Damaged human lungs that have been rejected for organ transplantation could be reconditioned through the use of cross-circulation from a pig, suggests a paper published in Nature Medicine.
The availability of lung transplantation—the only definitive cure for end-stage lung disease—remains limited due to an insufficient supply of high-quality donor lungs. Current strategies for increasing the availability of donor lungs include the use of ex vivo lung perfusion (EVLP), a technique that continuously pumps oxygen and nutrients to support the function of donor lungs outside the body before transplantation, but it remains unclear how well EVLP can rehabilitate damaged lungs.
In previous work, Gordana Vunjak-Novakovic, Matthew Bacchetta and colleagues found that damaged pig lungs could be reconditioned when connected to the circulation system of another pig. In this paper, the same researchers explored whether the same process could be used to recondition human lungs. The authors connected five damaged human lungs, which had previously been rejected for transplantation, to the circulatory system of a pig. The pigs were treated with immunosuppressive drugs to prevent rejection of the lungs. After 24 hours of connection, the histology and function of the damaged human lungs had improved, including one lung that had been declined for transplantation after EVLP. The authors propose that lungs rejected for transplantation, which cannot be recovered through the use of EVLP, could be reconditioned by this cross-circulation approach.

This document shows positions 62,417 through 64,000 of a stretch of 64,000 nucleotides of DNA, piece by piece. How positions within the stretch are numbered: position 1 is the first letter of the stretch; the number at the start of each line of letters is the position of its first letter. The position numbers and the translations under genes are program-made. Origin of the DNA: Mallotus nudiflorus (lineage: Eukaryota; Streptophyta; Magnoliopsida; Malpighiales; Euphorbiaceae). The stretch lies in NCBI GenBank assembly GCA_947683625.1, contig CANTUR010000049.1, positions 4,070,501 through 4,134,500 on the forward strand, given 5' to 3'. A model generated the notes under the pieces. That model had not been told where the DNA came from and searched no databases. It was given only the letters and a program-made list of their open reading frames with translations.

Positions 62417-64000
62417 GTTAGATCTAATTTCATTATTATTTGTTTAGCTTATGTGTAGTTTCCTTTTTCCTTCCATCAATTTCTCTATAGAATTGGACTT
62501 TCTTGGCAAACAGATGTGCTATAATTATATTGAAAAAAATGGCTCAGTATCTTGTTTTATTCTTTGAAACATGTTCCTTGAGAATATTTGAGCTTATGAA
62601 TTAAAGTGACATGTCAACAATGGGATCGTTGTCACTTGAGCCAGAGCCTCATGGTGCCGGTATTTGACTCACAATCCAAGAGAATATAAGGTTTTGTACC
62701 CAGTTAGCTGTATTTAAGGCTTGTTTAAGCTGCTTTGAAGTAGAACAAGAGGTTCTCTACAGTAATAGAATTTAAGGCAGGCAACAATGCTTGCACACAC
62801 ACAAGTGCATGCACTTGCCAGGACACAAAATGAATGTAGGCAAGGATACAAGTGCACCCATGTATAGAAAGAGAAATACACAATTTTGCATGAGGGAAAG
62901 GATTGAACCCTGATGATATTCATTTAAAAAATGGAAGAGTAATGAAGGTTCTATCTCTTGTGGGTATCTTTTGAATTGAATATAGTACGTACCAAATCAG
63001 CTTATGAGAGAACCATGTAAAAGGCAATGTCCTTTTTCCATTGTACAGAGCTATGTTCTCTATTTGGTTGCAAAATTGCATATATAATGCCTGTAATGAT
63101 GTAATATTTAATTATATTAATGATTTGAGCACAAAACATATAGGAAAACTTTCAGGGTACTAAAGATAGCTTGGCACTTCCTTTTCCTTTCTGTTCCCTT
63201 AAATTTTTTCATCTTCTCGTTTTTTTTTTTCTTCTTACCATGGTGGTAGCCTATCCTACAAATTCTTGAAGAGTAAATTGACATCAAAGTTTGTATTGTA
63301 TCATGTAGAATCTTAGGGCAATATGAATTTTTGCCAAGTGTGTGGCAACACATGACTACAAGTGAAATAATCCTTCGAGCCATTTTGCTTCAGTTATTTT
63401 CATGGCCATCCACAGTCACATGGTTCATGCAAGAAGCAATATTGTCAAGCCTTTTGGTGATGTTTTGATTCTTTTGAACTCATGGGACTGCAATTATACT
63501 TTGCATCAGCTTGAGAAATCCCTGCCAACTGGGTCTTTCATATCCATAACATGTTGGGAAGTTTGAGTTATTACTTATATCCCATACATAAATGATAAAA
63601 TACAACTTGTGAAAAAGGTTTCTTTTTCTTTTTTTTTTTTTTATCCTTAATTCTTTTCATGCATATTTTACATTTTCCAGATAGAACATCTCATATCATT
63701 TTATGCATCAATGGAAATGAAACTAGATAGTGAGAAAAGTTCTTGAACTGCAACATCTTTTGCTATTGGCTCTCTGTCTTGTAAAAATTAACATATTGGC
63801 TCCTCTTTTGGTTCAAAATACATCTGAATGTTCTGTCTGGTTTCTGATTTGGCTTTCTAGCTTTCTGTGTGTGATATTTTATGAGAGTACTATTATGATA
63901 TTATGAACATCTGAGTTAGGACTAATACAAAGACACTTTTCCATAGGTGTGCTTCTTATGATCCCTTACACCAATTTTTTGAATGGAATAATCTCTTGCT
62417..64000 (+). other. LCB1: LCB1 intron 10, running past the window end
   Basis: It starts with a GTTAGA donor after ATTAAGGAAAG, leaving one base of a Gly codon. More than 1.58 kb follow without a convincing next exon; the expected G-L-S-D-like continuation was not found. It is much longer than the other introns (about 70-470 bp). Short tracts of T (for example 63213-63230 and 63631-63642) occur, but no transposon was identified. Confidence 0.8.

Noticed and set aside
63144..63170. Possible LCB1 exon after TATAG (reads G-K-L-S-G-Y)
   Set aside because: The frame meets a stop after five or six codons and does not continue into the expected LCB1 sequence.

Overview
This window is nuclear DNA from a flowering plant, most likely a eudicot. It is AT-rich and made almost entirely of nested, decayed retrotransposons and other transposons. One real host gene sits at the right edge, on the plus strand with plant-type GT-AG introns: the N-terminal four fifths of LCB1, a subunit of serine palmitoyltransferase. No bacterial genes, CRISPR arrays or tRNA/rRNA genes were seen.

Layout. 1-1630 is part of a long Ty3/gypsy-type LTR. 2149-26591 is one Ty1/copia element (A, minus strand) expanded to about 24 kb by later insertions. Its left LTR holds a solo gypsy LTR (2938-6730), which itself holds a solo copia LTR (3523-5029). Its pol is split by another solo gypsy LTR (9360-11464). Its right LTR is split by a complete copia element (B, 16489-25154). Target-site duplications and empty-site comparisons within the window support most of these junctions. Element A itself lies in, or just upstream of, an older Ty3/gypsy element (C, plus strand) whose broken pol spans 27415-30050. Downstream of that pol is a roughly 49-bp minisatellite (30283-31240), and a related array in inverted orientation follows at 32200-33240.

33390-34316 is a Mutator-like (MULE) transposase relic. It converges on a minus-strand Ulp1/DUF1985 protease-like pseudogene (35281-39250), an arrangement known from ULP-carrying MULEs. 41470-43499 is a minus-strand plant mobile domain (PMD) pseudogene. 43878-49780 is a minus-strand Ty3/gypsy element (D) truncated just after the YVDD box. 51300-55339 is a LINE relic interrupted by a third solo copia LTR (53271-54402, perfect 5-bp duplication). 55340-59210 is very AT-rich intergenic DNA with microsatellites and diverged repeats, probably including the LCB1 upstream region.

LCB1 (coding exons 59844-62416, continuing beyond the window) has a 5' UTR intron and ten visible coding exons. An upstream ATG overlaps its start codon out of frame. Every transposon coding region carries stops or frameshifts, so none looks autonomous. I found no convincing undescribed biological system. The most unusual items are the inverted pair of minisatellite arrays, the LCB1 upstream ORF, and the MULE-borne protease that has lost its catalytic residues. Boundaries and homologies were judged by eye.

The authors note that future studies will be needed to assess the clinical potential of this approach, including accounting for the possibility that residual pig cells and factors in the lungs could cause immune responses in or disease transmission to the transplant recipient.
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